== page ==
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I really enjoyed this year’s Culture Night in Dublin City centre. With so much to see, I think I did quite well fitting in a good few fascinating venues….

So first stop was the Royal College of Surgeons where Prof T. Clive Lee from the Dept of Anatomy delivered a really engaging lecture on the Surgeons’ Halls building. Built on a Quaker burial ground in the city centre, the college has a rich history, with stories of 5 Irish surgeons who treated Napoleon (who gave £6000 towards the building), stories of famous surgeons and their discoveries (ever hear of a Colles fracture?) and tales of Nancy Reagan loving one of the large rugs in the building so much that the same design now features in the Whitehouse!

The college was occupied during the 1916 Rising with Countess Markievicz at the helm (but a truce apparently took place twice a day to feed the ducks in St Stephens Green Park). The portrait of Queen Victoria was one of the few intentionally damaged items and a fragment of the painting recently came up at auction. Emily Winifred Dickson was elected the first female Fellow of RCSI in 1893 and they have more recently had the first ever female Dean and first female President of an Irish medical School. Other interesting past pupil surgeons include Sr William Thornley Stoker, Bram’s brother (who I hope influenced his writing with tales from the operating table), Sr William Wilde- father of Oscar, and Oliver St John Gogarty, who lived with James Joyce for only a week but was immortalised in Ulysses forever. The lecture theatre features beautiful stained glass windows portraying the history of medicine by the artist George Walsh. Of course you can’t have a stained glass window on the history of medicine without an image of a trepanned skull on it…

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I then dropped into St Ann’s church on Dawson Street which was built in the 1700’s.

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Since 1723 these shelves have contained loaves of bread for the poor of the city by bequest of Lord Newton…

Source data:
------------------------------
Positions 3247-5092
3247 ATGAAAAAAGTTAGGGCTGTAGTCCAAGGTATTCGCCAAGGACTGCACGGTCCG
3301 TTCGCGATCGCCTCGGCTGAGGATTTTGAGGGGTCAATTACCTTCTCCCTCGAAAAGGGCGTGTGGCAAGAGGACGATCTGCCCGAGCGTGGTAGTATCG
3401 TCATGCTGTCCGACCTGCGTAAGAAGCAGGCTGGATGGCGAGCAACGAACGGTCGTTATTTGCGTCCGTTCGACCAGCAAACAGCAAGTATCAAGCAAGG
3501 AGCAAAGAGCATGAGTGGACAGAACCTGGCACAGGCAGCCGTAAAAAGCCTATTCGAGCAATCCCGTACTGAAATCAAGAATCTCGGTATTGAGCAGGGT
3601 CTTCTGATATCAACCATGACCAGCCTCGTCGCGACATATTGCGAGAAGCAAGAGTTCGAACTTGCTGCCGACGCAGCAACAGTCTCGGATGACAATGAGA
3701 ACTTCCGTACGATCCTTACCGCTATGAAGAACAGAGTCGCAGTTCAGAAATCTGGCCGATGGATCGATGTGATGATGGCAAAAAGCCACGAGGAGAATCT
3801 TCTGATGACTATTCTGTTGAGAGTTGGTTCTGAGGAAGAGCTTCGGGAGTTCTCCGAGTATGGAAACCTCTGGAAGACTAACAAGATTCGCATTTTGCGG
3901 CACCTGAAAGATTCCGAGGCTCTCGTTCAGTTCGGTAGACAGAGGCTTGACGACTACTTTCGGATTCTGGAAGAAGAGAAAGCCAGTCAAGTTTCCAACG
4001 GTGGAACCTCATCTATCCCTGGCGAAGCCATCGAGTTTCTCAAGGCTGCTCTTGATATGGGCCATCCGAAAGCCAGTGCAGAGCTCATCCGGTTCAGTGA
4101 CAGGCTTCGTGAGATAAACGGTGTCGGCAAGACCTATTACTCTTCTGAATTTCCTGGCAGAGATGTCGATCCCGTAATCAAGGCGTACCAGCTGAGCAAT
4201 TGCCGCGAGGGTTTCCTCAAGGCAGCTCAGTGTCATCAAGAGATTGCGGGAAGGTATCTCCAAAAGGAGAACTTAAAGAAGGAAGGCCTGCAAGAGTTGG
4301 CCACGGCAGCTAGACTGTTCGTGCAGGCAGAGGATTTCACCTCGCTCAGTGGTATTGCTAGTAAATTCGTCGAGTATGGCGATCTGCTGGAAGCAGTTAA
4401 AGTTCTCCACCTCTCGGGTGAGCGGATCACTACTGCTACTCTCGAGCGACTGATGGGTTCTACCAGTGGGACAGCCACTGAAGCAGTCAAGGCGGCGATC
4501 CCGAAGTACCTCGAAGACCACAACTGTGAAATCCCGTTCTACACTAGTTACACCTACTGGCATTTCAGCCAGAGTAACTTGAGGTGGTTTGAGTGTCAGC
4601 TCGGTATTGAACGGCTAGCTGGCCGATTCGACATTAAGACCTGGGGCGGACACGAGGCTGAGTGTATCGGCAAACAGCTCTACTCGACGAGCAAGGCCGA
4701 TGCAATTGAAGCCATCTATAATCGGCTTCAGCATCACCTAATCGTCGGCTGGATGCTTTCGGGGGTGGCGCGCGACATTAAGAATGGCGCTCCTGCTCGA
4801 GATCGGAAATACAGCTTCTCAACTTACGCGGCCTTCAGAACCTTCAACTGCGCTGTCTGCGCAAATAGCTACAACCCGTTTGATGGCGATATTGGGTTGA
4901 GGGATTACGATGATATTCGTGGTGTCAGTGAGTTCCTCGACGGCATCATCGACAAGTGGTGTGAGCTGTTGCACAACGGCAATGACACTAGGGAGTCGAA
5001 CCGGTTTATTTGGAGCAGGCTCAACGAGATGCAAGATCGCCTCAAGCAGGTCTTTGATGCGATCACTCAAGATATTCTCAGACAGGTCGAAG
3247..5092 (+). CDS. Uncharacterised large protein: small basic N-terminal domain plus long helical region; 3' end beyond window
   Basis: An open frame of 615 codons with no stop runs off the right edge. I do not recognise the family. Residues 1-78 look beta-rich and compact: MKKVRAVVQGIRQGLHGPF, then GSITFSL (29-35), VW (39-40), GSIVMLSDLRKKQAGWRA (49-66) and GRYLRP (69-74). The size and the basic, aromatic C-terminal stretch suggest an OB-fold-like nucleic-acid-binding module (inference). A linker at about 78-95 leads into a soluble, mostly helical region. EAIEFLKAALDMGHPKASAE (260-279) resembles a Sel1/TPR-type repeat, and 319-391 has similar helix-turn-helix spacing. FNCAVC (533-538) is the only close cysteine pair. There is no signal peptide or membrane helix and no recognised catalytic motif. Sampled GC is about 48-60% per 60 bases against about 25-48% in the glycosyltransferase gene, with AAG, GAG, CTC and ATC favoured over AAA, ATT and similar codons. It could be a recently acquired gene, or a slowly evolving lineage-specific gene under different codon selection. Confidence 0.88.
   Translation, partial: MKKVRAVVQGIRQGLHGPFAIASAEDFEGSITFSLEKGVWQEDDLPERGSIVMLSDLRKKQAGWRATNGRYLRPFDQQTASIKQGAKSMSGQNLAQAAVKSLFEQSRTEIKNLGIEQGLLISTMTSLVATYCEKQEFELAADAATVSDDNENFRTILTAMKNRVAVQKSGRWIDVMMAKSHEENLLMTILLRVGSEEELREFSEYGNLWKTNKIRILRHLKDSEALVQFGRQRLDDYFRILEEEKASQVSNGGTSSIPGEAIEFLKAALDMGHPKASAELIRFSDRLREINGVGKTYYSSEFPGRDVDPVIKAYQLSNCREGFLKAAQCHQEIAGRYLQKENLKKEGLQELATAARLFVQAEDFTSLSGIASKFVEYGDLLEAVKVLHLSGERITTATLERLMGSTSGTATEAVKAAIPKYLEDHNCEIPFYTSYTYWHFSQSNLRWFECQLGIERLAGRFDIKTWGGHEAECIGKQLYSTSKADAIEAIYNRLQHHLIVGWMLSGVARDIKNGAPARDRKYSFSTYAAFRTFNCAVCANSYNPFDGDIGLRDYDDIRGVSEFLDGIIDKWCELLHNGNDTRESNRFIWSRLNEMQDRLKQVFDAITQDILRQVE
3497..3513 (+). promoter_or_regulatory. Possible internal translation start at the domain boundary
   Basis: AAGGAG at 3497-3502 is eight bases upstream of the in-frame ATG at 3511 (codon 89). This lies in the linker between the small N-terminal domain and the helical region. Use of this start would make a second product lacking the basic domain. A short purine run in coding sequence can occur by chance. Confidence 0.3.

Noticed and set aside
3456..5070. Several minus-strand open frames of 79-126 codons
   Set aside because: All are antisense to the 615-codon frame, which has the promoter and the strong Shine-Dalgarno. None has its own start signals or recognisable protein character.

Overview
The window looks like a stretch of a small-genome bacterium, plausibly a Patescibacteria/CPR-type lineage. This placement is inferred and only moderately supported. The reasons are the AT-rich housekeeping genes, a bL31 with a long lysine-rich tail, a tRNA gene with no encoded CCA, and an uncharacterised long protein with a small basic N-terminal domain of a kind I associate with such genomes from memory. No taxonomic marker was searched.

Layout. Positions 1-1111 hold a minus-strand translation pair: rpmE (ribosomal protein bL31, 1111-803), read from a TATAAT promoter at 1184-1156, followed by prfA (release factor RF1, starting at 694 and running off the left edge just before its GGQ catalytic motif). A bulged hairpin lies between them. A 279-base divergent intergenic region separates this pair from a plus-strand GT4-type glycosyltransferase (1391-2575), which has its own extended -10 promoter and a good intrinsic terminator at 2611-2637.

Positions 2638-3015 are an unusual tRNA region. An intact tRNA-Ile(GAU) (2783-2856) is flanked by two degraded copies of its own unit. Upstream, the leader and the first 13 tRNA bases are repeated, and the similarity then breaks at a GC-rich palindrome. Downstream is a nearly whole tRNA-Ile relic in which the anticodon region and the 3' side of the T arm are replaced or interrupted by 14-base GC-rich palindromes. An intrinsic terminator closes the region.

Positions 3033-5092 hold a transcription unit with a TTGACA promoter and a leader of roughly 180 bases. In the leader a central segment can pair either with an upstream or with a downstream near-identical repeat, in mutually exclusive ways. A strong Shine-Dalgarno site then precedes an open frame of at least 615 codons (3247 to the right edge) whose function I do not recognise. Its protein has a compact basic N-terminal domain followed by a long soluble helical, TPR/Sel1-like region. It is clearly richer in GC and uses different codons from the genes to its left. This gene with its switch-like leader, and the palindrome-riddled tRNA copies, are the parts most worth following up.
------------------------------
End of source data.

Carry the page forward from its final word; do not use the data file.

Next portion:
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They had a bust of Bram’s Stoker on display, Stoker got married in this church in 1878.

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I also dropped into the Royal Irish Academy– founded in 1785, this is Ireland’s academy for the sciences, humanities and social sciences. I picked up this nice little booklet from a previous exhibition -From Cromwell to Cholera: A history of Ireland from the pamphlet collection of Charles Haliday.

A quick stop in the Royal College of Physicians was next. How I’d love to be let loose in the Sr Patrick Dun Library….

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I enjoyed a quick chat with the archivist and questioned why we don’t have a medical museum for the public in Ireland. I had the same conversation with Prof. Clive Lee in the College of Surgeons. I guess it’s lack of funding, but after visiting so many medical museums internationally, it’s really frustrating to think there is no funding, considering what fascinating items must lie in the archives of RCPI, RCSI and TCD (which has an anatomy museum for teaching/research). I know there were plans for a Science museum some years back (pre-recession). Perhaps there will be some massive philanthropic donation from abroad! I was glad to hear that RSPI might have a special exhibition from their archives in 1916.

I hoped to visit the Freemason’s Hall but the queue was too obscene for this poor pregnant woman! I guess there is always an air of mystery around the Mason’s that really attracts the masses.

The Zoological Museum in Trinity College was the last stop for me on Culture Night. What a gorgeous little museum tucked into the Zooolgy Department Builiding, it features everything from stunning glass models from the Blaschka family to Ireland’s last (now extinct) Great Auk. The poor old Great Auk has a sad story. Over hunted for its down, it’s eggs, and for research, the last few we’re killed by man. Now less than 80 survive worldwide and they are the ones that are stuffed and peering from beyond the glass in Natural History museums around the world.

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On a lighter note… Any guess what this is?

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10 points if you said “camel’s stomach”. It has 3 chambers for all that chewing the cud and was obscenely big, looking like a large tumour!

There were lots of specimens out on display with staff encouraging visitors to touch and feel… I particularly liked this guy…

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Other favourites include the jar of tapeworms…

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The poor old pickled “vampurus” bat…

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The narwhal tusk…

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And some others from behind the glass…

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And last but not least…

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There was such a great atmosphere in the city centre, with so many cultural explorers gripping their culture night guidebooks, marching from venue to venue. Looking forward to next year…

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